Mother of all Buddhas, the innumerable manifestation of Tara, as many as beings require, bringing protection, long life and peace, overcoming obstacles and saving beings from danger.
Green Tara is one of the most beloved of deities in Buddhism. Legend has it that once, many eons ago during the time Buddha Dundubhisvara, there lived a prince by the name of ‘Moon of Wisdom-knowledge’. She was a very devoted disciple and would set out many offerings daily to Buddha and his sangha. Eventually, she generated bodhicitta, the aspiration to attain enlightenment and become a Buddha herself, in order to help all living beings.
Some bhikshus came to know of this, and urged her to dedicate the merits she had created to be reborn as a male. However, the princess rejected this advice, saying:”Here there is no man, there is no woman, no self, no person, and no consciousness. Labelling “male” or “female” has no essence but deceives the evil-minded world.”
She went on to making the following vow:” There are many who desire enlightenment in a man’s body, but none who work for the benefit of sentient beings in the body of a woman. Therefore, until samsara is empty, I shall work for the benefit of sentient beings in a woman’s body.”
From that time onwards, the princess dedicated herself to winning full and complete enlightenment. Once she accomplished that goal, she came to be known as Tara, the Liberator.
Another story regarding Tara, which tells of when Chenrezig had been working to help sentient beings for a very long time. He had been able to help hundreds of thousands of beings to become free from samsara, but then realised there were still so many more beings suffering in samsara, and began to cry. From the pool formed by his tears, a lotus arose and Tara appeared from the lotus, saying:” Don’t worry. I will help you.” Thus Tara is associated with Chenrezig, as well as with Amithabha Buddha (she has a tiny image of Amitabha Buddha on her crown).
Compassionate saviours from samsara! Goddess who is born from the tears of Him with Lotus in Hand, by the power of the vow of Amitabha; most loving, striving for others’ good, Venerable one! I cannot describe your infinite virtues.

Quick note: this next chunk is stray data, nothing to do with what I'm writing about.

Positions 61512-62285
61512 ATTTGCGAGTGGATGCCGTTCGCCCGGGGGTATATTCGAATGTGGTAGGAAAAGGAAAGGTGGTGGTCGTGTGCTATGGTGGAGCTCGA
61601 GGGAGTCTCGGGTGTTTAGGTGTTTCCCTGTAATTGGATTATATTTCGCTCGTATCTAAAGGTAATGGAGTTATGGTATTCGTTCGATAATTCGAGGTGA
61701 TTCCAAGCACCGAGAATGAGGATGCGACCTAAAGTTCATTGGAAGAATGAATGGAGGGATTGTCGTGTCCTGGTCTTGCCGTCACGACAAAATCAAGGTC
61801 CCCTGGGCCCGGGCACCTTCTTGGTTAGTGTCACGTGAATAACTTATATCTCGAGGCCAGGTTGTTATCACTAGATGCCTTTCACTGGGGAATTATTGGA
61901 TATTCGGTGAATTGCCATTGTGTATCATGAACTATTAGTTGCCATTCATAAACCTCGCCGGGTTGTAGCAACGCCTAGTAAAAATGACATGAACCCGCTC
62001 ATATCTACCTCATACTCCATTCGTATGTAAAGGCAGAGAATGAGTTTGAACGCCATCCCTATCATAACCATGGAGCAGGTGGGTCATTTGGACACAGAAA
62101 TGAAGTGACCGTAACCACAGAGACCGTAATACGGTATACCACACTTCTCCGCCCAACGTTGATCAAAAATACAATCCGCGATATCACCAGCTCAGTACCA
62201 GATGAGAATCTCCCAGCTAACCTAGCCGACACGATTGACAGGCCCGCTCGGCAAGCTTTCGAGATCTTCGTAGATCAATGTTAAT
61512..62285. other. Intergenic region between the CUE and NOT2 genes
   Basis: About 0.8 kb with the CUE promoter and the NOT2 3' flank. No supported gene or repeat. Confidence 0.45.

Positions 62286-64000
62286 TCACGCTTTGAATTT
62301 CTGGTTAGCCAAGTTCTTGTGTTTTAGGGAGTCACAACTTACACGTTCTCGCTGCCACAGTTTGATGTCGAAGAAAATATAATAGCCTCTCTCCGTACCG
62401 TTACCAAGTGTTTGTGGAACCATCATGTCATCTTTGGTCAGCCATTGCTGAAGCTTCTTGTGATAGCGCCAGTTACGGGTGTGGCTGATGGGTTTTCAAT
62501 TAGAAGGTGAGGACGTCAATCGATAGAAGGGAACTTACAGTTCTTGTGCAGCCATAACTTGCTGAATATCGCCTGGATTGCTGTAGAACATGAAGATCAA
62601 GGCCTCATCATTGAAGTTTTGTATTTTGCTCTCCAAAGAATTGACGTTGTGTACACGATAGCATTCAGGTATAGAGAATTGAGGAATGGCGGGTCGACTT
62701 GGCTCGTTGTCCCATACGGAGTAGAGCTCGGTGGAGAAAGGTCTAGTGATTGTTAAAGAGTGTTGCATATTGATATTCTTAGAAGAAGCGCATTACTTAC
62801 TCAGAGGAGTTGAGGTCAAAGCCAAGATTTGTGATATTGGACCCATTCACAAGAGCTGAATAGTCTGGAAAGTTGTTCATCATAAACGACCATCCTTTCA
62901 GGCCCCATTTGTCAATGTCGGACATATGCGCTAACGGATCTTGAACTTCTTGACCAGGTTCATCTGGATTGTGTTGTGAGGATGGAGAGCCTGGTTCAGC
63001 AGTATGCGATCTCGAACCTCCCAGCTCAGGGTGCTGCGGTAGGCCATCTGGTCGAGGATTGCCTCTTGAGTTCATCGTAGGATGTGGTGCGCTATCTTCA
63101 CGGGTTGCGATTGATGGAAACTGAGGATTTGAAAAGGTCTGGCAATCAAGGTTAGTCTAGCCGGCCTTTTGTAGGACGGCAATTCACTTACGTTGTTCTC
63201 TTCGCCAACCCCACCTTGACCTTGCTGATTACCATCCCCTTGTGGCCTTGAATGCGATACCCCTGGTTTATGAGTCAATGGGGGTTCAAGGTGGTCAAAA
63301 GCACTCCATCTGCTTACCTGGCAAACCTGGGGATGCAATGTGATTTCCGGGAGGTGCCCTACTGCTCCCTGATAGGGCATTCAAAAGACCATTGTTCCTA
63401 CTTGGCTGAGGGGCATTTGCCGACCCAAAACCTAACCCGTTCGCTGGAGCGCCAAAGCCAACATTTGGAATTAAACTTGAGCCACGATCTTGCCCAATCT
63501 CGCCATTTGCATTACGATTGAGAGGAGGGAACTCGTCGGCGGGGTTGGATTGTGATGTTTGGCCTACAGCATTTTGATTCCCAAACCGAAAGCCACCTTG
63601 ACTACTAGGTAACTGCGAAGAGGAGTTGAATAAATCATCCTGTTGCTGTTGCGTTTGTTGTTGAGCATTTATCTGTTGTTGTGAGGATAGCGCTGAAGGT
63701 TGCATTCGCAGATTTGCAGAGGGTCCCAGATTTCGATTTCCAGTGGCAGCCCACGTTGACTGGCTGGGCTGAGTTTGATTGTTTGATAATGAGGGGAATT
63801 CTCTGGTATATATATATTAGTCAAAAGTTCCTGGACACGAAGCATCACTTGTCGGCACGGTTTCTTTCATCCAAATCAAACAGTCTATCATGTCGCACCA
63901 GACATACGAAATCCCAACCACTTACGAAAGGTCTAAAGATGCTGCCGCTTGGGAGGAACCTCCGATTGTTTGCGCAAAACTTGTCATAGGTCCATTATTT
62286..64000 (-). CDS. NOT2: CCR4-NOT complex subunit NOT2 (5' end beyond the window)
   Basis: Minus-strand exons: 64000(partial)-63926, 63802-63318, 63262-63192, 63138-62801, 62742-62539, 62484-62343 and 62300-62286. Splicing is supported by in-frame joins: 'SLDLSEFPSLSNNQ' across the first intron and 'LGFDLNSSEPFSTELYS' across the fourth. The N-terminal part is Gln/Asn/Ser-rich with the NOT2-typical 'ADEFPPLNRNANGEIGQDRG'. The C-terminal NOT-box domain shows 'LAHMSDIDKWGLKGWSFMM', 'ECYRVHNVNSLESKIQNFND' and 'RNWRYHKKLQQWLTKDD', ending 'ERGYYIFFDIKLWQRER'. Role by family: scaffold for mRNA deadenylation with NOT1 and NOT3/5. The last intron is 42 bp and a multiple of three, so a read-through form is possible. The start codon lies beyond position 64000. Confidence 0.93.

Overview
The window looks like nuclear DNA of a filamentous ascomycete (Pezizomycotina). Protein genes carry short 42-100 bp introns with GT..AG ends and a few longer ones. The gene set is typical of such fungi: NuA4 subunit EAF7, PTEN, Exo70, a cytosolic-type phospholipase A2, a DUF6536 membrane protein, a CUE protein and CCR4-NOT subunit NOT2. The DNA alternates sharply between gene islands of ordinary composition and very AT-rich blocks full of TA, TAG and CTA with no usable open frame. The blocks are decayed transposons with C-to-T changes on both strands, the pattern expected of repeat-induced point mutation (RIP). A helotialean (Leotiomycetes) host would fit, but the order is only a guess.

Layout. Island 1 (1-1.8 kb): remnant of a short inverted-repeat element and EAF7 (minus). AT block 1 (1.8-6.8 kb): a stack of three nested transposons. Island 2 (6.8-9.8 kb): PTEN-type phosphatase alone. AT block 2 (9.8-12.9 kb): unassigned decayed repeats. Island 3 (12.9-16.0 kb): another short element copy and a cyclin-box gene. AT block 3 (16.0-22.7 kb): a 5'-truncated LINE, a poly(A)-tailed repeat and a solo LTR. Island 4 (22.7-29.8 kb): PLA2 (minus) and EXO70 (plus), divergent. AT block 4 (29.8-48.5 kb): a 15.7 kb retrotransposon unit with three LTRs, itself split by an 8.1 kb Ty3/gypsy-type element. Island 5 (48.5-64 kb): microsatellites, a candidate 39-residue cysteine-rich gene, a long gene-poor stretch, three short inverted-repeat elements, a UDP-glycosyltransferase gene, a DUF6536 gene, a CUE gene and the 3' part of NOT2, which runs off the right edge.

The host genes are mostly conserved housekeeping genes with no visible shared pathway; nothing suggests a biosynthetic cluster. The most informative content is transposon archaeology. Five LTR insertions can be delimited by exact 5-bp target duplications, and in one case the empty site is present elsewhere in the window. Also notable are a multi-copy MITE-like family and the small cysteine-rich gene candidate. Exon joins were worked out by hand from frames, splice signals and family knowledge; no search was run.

The goddess Mother of all sentient beings, Tara is seated upon a lotus arising from the waters of a lake, just as Tara is said to have arisen from the compassionate tears of Avalokiteshvara. Her right hand is in the mudras of supreme generosity indicating her ability to provide beings with whatever they desire. Her left hand at her heart is in the mudras of bestowing refuge: her thumb and ring finger are pressed together to symbolise the untied practice of method and wisdom, and the three remaining fingers are raised to symbolise the Three Jewels of Refuge- Buddha, Dharma and Sangha. In each hand she holds the stem of a blue impala flower. Each flower consists of three blossoms, indicating that Tara, the embodiment of enlightened activities, is the Mother of Buddhas of the past, present and future.
Tara is dressed in the silken robes of royalty. She wears rainbow coloured stockings, a white half-blouse and various jewel ornaments. These symbolise her mastery of the perfection of generosity, morality and so forth. The tiara fastened in her black hair is adorned with jewels, the central one is a Red Ruby symbolic of Amitabha, her spiritual father and the head of her Buddha family.
She is seated in a distinctive posture, her left leg withdrawn to symbolise her renunciation of worldly passion and her right leg extended to show that she is always ready to arise and come to the aid of those who need her help. With a warm compassionate gaze, she looks down upon each sentient being as a mother regards her own child. Her emerald green colour- related to the wind element and hence to movement, signifies her ability to act swiftly and without delay to bring benefits to sentient beings.
Tara is known as “Mother of all Buddhas”. This is because she is the wisdom of reality and all Buddhas and bodhisattvas are born from this wisdom. This wisdom is also fundamental cause of happiness and our own spiritual growth comes from this wisdom. That is why Tara is called the Mother. And Mother Tara has much wisdom to manifest many aspects, sometimes peaceful, sometimes wrathful, in different colours; all to help sentient beings.
Tara’s mantra is:
OM TARE TUTTARE TURE SOHA
OM represents Tara’s holy body, speech and mind
TARE means liberating from true suffering, the suffering of samsara, our aggregates being under the control of delusion and karma
TUTTARE means liberating from the 8 fears, the external dangers, the delusions and also karma
TURE means liberating from the ignorance of the absolute nature of the I; it shows the true cessation of suffering.
NOTE: This irreplaceable message was shared with me by a very good friend, Sher from Nepal.
Love and light,